COVID-19 may have infected 10 times more Americans than previously known: CDC

A general view of the Centers for Disease Control and Prevention (CDC) headquarters in Atlanta, Georgia.
A general view of the Centers for Disease Control and Prevention (CDC) headquarters in Atlanta, Georgia. | Reuters/Tami Chappell

The U.S. Centers for Disease Control estimates that the number of people who've been infected with the coronavirus in the U.S. might be 10 times higher than the 2.4 million known positive cases of COVID-19. 

CDC Director Robert Redfield told reporters Thursday that millions more Americans could be or at one point have been infected with COVID-19 than has been detected through traditional testing, due to the fact that the virus causes “so much asymptomatic infection.”

In a press briefing, Redfield suggested that for every positive case of coronavirus in the U.S., there might have been about 10 other cases that weren’t detected. 

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Redfield’s estimation suggests that upwards of 20 million people might have been infected with the virus, if people who were never tested for the virus and may not have even known they had it, are included. 

However, Redfield stressed that it's hard to “know the exact number” of people who are infected with the virus. 

Redfield said the CDC is working on ways to “enhance surveillance systems for individuals who are asymptomatic to be able to start detecting that asymptomatic infection more in real-time.” 

“The traditional approach of looking for symptomatic illness and diagnosing it obviously underestimated the total amount of infections,” he said.  

Redfield explained that with serological surveys of blood samples, there is an ability to test for antibodies in blood tests to establish surveillance throughout the U.S. that uses “a variety of different mechanisms for serology.”

He said the surveys have been conducted through blood samples collected for other reasons, such as blood banks or laboratory testing. The tests have been “sampled in a representative way across the nation,” Redfield said.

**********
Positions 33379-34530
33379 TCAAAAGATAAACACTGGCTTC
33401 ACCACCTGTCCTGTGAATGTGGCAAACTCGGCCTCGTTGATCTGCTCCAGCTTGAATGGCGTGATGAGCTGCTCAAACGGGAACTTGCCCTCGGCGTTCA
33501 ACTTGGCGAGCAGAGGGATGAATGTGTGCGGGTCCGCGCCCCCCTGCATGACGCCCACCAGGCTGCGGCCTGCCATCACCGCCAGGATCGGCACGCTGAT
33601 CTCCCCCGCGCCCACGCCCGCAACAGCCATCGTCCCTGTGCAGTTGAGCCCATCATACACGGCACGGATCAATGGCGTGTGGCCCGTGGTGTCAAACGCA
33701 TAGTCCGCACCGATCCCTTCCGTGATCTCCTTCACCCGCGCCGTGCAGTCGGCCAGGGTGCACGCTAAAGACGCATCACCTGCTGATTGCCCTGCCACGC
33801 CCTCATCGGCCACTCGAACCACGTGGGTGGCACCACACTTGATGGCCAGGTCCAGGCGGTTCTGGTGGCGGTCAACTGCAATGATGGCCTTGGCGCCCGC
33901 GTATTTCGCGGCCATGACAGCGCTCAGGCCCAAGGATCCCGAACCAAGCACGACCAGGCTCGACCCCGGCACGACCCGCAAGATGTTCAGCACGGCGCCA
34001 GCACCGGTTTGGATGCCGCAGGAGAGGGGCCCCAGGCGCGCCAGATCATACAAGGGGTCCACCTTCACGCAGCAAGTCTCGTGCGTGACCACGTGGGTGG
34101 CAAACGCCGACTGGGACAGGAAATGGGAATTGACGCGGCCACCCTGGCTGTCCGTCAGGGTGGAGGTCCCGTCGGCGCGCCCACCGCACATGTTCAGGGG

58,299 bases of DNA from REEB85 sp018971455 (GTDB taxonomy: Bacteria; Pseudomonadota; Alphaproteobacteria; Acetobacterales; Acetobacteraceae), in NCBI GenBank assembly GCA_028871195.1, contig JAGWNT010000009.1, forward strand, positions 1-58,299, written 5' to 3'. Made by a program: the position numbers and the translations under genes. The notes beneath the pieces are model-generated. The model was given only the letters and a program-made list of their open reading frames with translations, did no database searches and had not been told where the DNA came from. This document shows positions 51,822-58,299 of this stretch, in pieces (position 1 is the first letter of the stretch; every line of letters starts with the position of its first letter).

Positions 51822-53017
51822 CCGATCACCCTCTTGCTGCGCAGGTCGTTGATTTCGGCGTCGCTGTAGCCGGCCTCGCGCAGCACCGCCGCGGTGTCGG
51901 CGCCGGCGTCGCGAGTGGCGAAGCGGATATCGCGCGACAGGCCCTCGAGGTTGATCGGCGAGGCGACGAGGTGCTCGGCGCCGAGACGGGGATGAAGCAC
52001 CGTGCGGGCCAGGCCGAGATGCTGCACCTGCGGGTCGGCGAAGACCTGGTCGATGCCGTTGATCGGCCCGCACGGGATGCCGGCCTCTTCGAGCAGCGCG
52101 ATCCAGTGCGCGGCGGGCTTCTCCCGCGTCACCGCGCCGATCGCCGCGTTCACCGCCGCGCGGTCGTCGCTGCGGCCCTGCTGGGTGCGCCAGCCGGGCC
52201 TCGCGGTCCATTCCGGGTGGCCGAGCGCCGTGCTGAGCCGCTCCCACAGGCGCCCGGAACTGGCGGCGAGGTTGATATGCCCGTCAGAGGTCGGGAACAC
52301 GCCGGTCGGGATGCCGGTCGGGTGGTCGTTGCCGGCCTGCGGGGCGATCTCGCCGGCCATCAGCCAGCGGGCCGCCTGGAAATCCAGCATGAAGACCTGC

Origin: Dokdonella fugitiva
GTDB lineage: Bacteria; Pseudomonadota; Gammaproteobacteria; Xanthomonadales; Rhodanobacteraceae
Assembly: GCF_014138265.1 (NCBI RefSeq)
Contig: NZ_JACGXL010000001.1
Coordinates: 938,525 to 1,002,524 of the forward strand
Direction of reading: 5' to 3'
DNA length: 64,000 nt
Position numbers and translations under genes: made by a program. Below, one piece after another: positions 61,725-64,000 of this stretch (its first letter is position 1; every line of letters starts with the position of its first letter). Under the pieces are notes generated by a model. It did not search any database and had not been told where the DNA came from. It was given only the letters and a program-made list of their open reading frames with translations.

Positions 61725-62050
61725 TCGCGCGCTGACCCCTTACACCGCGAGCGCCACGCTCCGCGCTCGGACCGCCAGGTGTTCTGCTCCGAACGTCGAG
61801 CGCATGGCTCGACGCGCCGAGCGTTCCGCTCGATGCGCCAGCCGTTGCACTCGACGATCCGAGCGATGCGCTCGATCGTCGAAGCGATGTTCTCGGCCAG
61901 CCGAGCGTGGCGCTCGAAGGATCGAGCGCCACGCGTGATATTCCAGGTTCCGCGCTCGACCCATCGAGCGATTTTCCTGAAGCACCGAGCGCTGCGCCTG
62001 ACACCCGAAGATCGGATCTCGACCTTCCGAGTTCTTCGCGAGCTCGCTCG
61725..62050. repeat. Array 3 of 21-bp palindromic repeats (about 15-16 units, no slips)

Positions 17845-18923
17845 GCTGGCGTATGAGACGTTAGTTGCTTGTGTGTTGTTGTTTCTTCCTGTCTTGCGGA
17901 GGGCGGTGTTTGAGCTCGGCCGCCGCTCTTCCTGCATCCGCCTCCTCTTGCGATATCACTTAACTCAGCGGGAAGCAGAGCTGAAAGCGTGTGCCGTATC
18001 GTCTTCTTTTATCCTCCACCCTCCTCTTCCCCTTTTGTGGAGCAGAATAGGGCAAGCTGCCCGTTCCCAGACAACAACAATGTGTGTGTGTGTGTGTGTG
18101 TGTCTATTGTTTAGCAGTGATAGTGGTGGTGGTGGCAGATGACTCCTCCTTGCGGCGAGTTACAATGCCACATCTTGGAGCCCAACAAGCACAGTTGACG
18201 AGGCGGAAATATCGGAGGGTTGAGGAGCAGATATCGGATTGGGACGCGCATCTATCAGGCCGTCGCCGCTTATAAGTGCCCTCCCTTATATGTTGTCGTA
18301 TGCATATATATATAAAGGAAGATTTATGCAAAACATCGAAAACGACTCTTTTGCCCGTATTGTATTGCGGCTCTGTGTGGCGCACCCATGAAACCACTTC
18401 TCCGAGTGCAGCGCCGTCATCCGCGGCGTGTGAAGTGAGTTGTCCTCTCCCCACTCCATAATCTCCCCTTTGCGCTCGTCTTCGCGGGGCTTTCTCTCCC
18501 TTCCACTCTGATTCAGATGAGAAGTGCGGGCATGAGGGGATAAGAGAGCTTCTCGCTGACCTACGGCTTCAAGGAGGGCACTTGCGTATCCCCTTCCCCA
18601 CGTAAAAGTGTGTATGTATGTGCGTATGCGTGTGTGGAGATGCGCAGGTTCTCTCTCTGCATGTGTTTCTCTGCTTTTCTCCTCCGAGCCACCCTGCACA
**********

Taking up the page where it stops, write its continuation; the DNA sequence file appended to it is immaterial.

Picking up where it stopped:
According to the director, information is now coming and the CDC will continue to analyze the data before making it public. 

“The estimates that we have right now, that I mentioned — and again, this will continue with more and more surveillance — is that it’s about 10 times more people have antibody in these jurisdictions that had documented infection,” Redfield said. “So that gives you an idea.”

Redfield reiterated that it's hard to know at this point what the “actual number is going to be.”

“Is it 5-to-1, is it 10-to-1, is it 12-to-1? I think a good rough estimate right now is 10-to-1,” he said.

Redfield said he wanted to “highlight” the estimate. In the beginning, researchers were mostly seeing “diagnosis in cases of individuals that presented in hospitals and emergency rooms and nursing homes” because there wasn’t much testing done among younger symptomatic individuals.

“So I think it’s important for us to realize that we probably recognized about 10% of the outbreak by the methods that were used to diagnose it between March, April and May,” Redfield warned. “And I think we are continuing to try to enhance surveillance systems for individuals that are asymptomatic to be able to start detecting that asymptomatic infection more in real-time.”

Redfield added that in the near future, data will be “collated into information that can be broadly shared.” He estimated that “somewhere between 5%, 6%, 7%, 8% of the American public has experienced infection, whether they recognized it or not.” But he added there are differences in the “antibody prevalence base” between certain regions of the country. 

“The estimate that we have given you at this point is it appears that the rate is — and this is CDC’s serology data — that the rate is approximately 10 seropositive antibody individuals for every one case,” he reiterated. “Obviously, that will be refined in the weeks ahead.” 

Redfield further stressed that the “outbreak is not over.” His press briefing comes as the CDC reports that several states, especially those in the Southeast and Southwest regions, are seeing increases in the coronavirus.

Hospitalizations are on the rise in states like Texas and Arizona while hospitalizations are declining in states that experienced earlier outbreaks of the virus.  

Redfield drove home the point that the U.S. is not experiencing a “second wave,” but rather that the country is “still in the first wave.”

“The most powerful tool that we have, most powerful weapon, is social distancing,” he assured. “The virus doesn’t like — it’s not efficient at going, you know, 6, 7, 10 feet between individuals. So if we can maintain the 6-feet distancing, if we can wear face coverings when we’re in public, and particularly when we can’t maintain the distancing, but we recommend them in public, and maintain vigilance in our hand hygiene, so we don’t end up self-inoculating ourselves from certain surfaces that are contaminated, it’s really important, powerful tools.”

Redfield said that the CDC has deployed over 100 staff to more than 20 states to support state and local officials as they deal with the increases in coronavirus cases. 

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